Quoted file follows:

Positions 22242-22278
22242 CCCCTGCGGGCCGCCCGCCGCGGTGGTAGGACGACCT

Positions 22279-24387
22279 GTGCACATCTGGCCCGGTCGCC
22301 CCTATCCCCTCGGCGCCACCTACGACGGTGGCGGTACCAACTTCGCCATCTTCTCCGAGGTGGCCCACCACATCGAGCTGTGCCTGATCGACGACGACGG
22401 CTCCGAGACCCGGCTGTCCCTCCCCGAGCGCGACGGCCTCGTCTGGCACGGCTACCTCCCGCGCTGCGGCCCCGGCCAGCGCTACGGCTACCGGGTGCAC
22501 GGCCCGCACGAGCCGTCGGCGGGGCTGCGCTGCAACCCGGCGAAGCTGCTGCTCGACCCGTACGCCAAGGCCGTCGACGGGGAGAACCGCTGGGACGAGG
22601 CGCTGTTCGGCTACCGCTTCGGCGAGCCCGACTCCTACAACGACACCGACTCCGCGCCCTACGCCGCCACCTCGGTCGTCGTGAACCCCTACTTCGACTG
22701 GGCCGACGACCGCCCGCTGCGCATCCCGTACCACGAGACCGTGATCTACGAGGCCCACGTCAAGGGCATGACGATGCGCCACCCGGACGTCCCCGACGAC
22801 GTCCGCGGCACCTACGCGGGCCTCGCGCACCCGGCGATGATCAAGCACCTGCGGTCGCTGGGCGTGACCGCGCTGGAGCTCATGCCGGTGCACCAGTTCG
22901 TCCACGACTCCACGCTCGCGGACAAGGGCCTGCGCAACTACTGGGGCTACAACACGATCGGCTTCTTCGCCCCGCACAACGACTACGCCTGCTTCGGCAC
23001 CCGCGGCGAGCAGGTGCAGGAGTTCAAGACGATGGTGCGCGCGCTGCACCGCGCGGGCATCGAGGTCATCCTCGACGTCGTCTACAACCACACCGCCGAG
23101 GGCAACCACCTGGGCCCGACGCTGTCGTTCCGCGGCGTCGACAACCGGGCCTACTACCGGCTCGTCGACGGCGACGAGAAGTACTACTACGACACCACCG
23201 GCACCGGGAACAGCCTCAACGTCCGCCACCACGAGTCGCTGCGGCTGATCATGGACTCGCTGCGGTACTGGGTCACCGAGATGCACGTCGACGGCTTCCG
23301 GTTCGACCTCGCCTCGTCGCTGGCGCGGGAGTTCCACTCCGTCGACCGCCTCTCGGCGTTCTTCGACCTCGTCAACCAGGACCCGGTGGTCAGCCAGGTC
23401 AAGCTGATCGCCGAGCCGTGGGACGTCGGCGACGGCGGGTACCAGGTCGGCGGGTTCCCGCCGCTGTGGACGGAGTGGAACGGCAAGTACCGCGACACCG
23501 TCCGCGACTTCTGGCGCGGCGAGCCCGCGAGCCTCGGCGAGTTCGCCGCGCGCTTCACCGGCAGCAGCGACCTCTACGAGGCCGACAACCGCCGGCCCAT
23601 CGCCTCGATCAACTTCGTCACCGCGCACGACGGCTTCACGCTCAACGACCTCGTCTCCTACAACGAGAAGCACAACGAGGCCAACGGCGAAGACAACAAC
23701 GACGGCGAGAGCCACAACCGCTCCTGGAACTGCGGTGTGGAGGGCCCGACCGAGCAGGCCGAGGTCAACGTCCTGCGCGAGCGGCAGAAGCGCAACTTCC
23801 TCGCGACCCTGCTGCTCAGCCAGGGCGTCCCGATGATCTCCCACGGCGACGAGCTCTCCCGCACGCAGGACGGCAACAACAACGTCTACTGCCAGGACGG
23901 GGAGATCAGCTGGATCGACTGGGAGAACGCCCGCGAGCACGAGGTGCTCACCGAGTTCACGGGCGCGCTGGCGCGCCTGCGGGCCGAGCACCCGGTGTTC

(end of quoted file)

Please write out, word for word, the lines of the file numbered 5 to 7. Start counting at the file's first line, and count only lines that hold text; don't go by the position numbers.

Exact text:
22301 CCTATCCCCTCGGCGCCACCTACGACGGTGGCGGTACCAACTTCGCCATCTTCTCCGAGGTGGCCCACCACATCGAGCTGTGCCTGATCGACGACGACGG
22401 CTCCGAGACCCGGCTGTCCCTCCCCGAGCGCGACGGCCTCGTCTGGCACGGCTACCTCCCGCGCTGCGGCCCCGGCCAGCGCTACGGCTACCGGGTGCAC
22501 GGCCCGCACGAGCCGTCGGCGGGGCTGCGCTGCAACCCGGCGAAGCTGCTGCTCGACCCGTACGCCAAGGCCGTCGACGGGGAGAACCGCTGGGACGAGG